Hurwitz remembered as ‘voice of Lake Tahoe’ |

Hurwitz remembered as ‘voice of Lake Tahoe’

Tim Parsons
Provided to the TribuneLongtime South Shore radio personality Gerald "Jerry" Hurwitz died Wednesday at the age of 57.

Lake Tahoe has lost its voice.

Gerald “Jerry” Hurwitz died Wednesday after a lengthy illness. The 57-year-old radio personality and news director had been hospitalized the past eight months.

“He was the best friend I ever had in my life,” said Paul Middlebrook, former Tribune publisher and another longtime radio man. “He was the community’s best friend. He never said no to anyone.”

Hurwitz moved to South Lake Tahoe 31 years ago, where he and his wife, Colleen, raised three children. He owned Jericho Picture Frames in the Lampton Plaza, now Factory Stores at the “Y.”

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Upon doing the narration for his shop’s commercials on KRLT, Hurwitz discovered his calling.

“He was intrigued by the radio,” said his close friend Bill Kingman, who now works for KTHO. “I showed him how to operate the equipment, and he was like a babe in toyland.”

Hurwitz began producing his commercials. He even brought his guitar to the studio and made a four-track recording complete with harmonies of a Beach Boys song, replacing “Barbara Ann” with “Jericho.”

A collector of early rock ‘n’ roll records by artists such as Chuck Berry and Little Richard, Hurwitz convinced the station manager to give him a Saturday oldies show. He assumed the name “Orville Oldies” and bought customized license plates for his car.

Hurwitz and Middlebrook collaborated on numerous community events.

“He and I would emcee every event in town,” Middlebrook said. “I used to say, ‘You can get Hurwitz for free, and if you double that, you can get Middlebrook, too.’ “

“When those two got together, they would laugh so much they’d be rolling on the ground crying,” said Hurwitz’s daughter, Carrie Staniford.

A huge sports fan, Hurwitz also was the radio play-by-play announcer for the South Tahoe High School football and basketball teams.

“Oh, boy, did he know his sports,” Kingman said. “He could cite facts and figures without looking them up.”

But he was an even a bigger fan of his children.

“We were a big sports family,” Staniford said. “We did all the sports, plus swimming and karate. He never missed a practice or a game, even if we were in Elko.”

One eccentricity was his attire.

“He always wore shorts and tennis shoes,” Kingman said. “I don’t care if it was a blizzard, I never saw him in a pair of pants or a long-sleeved shirt. I did see him in pants once at a station Christmas dinner.”

There was another occasion at Christmastime when he wore long pants – the time Hurwitz, who was Jewish, dressed up as Santa Claus.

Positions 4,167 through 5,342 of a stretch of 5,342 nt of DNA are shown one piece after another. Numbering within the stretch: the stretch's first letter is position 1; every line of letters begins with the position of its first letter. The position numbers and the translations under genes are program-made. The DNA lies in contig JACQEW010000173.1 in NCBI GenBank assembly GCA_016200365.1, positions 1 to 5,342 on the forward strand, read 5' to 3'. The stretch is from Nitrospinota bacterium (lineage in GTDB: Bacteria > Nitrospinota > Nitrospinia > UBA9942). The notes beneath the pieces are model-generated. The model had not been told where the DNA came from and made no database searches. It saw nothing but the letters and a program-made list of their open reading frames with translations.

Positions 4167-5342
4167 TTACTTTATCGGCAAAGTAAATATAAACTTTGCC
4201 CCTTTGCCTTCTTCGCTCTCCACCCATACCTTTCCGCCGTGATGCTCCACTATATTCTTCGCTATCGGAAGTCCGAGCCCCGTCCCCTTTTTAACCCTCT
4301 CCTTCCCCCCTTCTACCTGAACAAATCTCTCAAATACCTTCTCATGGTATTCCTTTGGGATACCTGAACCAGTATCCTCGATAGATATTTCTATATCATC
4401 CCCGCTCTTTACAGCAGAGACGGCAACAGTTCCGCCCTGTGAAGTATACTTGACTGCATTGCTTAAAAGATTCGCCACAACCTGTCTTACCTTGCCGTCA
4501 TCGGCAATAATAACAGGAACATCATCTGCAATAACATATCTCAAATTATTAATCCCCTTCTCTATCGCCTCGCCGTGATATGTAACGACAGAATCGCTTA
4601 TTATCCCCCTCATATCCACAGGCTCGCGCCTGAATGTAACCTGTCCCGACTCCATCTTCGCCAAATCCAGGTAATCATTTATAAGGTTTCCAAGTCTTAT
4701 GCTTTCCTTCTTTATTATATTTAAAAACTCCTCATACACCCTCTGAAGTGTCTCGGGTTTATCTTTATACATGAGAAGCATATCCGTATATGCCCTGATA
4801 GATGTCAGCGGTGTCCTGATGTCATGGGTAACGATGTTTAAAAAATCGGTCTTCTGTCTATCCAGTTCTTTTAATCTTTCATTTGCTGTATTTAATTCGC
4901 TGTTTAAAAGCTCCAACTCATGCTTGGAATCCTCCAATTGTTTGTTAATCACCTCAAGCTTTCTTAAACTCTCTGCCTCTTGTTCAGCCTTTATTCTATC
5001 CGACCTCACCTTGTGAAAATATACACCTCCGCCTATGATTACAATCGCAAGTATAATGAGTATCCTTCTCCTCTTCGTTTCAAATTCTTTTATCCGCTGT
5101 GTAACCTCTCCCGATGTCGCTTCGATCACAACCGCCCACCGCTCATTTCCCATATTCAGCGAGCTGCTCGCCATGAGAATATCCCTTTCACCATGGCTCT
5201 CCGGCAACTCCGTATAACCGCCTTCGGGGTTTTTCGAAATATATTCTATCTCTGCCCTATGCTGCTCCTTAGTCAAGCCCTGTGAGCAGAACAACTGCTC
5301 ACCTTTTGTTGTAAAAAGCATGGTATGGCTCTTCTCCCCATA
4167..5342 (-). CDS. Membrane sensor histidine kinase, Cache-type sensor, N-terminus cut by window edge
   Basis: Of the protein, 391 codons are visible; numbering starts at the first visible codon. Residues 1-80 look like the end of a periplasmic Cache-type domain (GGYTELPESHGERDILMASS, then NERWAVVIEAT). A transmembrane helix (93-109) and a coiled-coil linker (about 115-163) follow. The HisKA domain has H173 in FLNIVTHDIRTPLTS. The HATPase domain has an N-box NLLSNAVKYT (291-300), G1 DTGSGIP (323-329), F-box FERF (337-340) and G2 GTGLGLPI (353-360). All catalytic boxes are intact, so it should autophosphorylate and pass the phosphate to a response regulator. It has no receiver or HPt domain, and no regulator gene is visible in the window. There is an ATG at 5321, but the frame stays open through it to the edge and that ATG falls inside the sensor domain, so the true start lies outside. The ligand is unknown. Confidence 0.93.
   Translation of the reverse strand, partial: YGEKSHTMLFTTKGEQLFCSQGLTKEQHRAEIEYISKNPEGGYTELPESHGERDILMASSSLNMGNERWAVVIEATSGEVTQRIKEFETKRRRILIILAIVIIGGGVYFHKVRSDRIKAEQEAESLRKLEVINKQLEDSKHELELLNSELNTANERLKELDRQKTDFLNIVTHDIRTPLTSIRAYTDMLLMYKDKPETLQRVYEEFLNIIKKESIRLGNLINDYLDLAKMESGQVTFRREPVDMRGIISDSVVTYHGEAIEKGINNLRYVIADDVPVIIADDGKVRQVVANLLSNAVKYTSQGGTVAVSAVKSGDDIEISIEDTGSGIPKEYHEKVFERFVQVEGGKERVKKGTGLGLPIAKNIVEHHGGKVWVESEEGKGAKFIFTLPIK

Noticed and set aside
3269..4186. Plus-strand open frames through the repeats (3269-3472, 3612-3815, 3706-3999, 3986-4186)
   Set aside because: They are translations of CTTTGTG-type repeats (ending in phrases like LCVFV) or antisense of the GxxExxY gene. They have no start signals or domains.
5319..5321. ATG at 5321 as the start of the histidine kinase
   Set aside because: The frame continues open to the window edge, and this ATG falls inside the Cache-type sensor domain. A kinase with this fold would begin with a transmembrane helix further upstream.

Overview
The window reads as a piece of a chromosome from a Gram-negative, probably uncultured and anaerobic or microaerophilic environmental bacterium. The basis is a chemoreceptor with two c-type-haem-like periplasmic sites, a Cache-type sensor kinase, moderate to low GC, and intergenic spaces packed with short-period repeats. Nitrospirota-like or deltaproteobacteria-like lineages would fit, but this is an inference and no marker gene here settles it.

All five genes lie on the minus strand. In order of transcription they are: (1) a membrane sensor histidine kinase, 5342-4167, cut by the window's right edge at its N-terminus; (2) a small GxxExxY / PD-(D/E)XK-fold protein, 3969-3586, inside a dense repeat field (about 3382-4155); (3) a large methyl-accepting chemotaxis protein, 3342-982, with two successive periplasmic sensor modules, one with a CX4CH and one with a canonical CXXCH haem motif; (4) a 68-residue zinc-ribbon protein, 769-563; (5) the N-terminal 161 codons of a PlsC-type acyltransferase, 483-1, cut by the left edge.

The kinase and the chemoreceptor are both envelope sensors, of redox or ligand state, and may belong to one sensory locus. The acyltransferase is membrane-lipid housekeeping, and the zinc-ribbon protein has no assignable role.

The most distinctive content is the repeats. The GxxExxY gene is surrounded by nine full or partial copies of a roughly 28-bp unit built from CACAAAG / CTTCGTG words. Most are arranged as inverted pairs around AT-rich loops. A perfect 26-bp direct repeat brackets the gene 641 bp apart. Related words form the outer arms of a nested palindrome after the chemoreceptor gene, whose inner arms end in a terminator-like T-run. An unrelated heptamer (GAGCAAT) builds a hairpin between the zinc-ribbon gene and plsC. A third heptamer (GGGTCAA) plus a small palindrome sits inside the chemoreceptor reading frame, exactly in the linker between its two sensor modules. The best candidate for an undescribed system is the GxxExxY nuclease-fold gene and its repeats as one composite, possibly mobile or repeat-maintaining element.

“He appreciated our outfitting the store for Hanukkah,” said Doug Mundy of Tahoe Valley Pharmacy. “I met him at the frame shop. He did some pieces for me.”

Hurwitz, Kingman and Dean Adraktas hosted Talk of Tahoe for several years on KOWL, and Hurwitz brought generations of schoolchildren on the air to perform weather reports.

“Everybody knew Jerry’s voice,” Kingman said. “He was an excellent newscaster and just a very dependable guy. He was never late to work. But I remember one day he got to the station, and he had forgotten his keys. So he smashed open the window to get in. He left a note saying, ‘I did it.’ He paid to fix it, too.”

“He was real down-home,” said Howie Nave, the KRLT morning disc jockey. “He wasn’t pretentious. He’d always find the funny in everything.”

Nave never had been on the radio before starting at KRLT.

“He was a mentor to me,” Nave said. “He gave me some great advice. He told me to pretend like you are speaking to one person.”

Health was a longtime issue for Hurwitz, who had a heart attack when he was 26.

“He was sick my entire life but has been more of a dad than any other dad I’ve been around,” Staniford said. “We were the most important things in his life. His family was the most important thing.”

Hurwitz remained strong in spirit in his final months.

“He was always positive,” Mundy said. “He made the best of a terrible disease state.”

Hurwitz’s daughter agreed.

“He was never really sad; he was never really mad,” she said. “He knew where people need to be, and he could get them where they needed to be.”

“When Jerry left radio three years ago, he left big shoes to fill,” Middlebrook said. “Nobody can fill them. He was the voice of Lake Tahoe.”

Services for Hurwitz will be at St. Theresa Catholic Church at 1:30 p.m. May 24.

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